Kiran Raj

Kiran Raj’s short film comes at the sixth place, and runs on three important characters -- Rishab Shetty, Hariprriya, and a dog, Rumy. “The highlight of my film is that there are no dialogues throughout, and the actors have spoken just with their expressions,” Kiran Raj says. “The plot was prepared when I was working as an associate director for Rishab sir in Ricky. Initially, it was planned only as a short film with Rishab Shetty and Rakshit Shetty in the lead. Later, after Hariprriya listened to the script, she showed interest to be a part of the project. This is how she came on board. When the idea of Katha Sangama was established, Rishab asked me to direct it,” he adds, revealing that Rishab plays a beggar in the film, which was shot at Rameshwaram and Dhanushkodi. The film has music by Nobil Paul and cinematography by Venkatesh Anguraj. Rithwik Rao has handled the editing.

Rahul PK

Two people with opposing ideologies get stuck in a room. What happens over the next half an hour between them and how they discover each other’s perspectives forms the crux of this film, written and directed by Rahul P K. The film features Balaji Manohar, who has also worked on the additional screenplay. It also includes Pramod Shetty, Ram Manjonath, Shree Harsha Malaya and Prasad. Cinematography has been handled by Sandeep PS, while music composer is Udith Haritas, and Vinayak Guhanarayan has taken charge of editing.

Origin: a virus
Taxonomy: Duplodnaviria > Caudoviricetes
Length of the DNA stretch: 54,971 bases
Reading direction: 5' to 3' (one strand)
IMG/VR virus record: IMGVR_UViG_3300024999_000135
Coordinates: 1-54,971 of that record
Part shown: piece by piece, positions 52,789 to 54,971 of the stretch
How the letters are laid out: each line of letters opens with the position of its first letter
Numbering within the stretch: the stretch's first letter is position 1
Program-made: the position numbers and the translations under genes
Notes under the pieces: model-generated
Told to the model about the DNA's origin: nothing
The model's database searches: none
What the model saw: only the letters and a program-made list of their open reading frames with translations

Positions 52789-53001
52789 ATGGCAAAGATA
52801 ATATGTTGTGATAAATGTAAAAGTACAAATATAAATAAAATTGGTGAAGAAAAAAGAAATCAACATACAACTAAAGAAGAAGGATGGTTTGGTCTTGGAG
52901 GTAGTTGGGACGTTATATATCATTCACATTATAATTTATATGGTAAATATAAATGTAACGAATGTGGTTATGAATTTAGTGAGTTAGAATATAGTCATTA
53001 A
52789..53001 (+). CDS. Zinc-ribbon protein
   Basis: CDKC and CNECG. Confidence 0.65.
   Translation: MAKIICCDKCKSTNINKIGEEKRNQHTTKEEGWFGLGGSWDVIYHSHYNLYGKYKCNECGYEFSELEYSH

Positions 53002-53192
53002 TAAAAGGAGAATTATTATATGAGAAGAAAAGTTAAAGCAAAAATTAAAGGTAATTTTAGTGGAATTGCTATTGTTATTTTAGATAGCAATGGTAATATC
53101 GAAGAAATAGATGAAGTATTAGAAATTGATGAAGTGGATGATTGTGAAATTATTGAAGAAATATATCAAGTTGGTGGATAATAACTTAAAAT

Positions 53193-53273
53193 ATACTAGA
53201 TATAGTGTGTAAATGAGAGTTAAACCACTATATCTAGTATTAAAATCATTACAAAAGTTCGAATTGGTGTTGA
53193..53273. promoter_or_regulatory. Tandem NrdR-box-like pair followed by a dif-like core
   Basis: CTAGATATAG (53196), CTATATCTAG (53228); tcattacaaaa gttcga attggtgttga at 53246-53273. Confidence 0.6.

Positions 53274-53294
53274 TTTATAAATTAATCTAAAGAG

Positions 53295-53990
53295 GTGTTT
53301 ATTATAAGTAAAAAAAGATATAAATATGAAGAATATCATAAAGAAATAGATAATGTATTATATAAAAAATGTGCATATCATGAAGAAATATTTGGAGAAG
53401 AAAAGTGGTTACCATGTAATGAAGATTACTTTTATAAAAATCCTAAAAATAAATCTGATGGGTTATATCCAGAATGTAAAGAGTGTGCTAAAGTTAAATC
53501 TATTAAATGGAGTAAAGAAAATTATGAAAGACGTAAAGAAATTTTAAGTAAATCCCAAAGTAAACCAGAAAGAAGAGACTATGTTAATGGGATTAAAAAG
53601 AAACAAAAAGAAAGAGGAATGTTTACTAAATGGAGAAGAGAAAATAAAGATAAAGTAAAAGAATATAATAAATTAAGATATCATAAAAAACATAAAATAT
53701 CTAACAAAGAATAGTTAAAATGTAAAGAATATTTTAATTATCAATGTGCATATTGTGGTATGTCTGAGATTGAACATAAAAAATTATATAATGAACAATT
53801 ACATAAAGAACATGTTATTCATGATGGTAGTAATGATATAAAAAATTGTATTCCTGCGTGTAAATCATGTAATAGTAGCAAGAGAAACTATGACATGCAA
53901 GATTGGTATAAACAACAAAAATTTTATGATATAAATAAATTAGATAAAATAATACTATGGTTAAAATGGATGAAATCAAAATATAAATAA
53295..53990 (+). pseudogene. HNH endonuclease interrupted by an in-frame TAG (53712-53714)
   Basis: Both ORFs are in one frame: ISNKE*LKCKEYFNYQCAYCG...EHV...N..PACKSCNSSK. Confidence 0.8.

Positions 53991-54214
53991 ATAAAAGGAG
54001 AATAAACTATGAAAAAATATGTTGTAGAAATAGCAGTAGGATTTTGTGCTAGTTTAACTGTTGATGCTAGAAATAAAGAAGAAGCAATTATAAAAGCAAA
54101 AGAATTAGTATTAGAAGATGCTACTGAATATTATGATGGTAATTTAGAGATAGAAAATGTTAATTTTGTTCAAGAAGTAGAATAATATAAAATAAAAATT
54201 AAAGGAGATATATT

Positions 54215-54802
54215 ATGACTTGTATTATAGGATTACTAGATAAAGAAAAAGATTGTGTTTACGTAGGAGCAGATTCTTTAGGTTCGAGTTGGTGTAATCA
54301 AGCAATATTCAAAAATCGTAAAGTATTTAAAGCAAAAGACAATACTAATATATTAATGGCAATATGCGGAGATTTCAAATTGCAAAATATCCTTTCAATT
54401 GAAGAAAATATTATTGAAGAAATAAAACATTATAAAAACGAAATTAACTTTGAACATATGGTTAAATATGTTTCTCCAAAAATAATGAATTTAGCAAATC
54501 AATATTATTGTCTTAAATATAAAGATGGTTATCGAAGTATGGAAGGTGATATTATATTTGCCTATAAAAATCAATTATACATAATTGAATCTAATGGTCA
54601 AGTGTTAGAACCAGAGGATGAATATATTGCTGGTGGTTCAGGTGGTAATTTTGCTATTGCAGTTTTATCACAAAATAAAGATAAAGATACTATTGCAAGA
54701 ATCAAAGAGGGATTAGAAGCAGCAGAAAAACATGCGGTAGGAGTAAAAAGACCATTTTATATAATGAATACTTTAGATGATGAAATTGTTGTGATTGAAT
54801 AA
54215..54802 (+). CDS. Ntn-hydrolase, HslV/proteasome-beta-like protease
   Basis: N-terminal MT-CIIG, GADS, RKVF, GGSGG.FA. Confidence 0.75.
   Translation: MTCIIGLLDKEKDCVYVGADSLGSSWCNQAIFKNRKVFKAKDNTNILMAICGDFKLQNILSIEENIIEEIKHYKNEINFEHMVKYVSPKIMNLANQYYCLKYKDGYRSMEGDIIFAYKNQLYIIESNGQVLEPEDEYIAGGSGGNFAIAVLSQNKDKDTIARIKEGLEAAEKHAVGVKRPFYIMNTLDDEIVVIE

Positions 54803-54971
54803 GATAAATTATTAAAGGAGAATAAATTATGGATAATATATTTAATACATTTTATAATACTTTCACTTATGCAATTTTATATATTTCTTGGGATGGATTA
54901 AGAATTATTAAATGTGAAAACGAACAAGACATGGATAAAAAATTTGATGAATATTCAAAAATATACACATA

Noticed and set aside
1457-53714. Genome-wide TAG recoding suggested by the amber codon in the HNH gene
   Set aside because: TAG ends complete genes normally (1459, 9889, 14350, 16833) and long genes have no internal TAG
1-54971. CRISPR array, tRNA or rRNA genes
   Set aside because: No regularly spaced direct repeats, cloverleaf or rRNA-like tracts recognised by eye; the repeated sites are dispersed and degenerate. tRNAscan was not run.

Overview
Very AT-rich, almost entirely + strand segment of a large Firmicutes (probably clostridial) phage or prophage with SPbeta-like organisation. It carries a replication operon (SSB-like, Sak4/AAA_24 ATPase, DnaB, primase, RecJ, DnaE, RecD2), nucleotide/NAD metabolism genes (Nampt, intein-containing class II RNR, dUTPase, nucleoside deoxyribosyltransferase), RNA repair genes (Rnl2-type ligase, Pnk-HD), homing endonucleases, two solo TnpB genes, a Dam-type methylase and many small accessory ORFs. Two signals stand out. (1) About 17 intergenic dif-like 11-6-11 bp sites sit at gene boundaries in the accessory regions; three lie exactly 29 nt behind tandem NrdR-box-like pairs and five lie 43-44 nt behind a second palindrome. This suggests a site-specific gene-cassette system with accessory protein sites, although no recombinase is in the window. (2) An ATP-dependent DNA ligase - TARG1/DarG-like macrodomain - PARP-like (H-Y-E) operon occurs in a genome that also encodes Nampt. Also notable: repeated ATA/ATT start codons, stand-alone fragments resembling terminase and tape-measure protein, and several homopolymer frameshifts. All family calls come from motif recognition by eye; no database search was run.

Jamadagni Manoj

Jamdangni Manoj has directed a period drama set in the 1900s during the struggle for Independence in the Mysore province. “This short story is about a barber who has lost his family and friends at the hands of an officer, Kaalappa, who is an Indian working for the British. Kaalappa visits the barbershop for a shave. What happens when the barber meets Kaalappa forms the rest of the story,” he says. Jamadagni Manoj is an IT engineer in Bengaluru, and is making his debut as a director with Katha Sangama. He has attended a scriptwriting workshop in San Francisco, USA. The film stars Avinash and Hari Samasthi, has music by Girish Hothur. Ranganath CM and Abhishek M have handled the camerawork and editing, respectively.

Jai Shankar

Director Jai Shankar works in an IT company and works on short films on weekends. “Filmmaking is my alter profession,” he says. His story is about a woman immigrant from north Karnataka and her encounter with the Bangalore city. It’s told through a realistic style of filmmaking. “The cameras were hidden for many shots, and voyeuristic footages have been used in the film. All the actors are non-professional artistes. The lead actress, Paravva, is a farm worker in a village in Hubli. The other two actors -- Beeresh and Raghavendra -- work in a packing and moving firm, and Ola cabs, respectively. Though the story happens in Bengaluru, the characters speak in a dialect of north Karnataka,” the director explains. The film’s music by Vasuki Vaibhav and Saurav Prateek Sanyal has handled the cinematography and Chandan M taken charge of editing.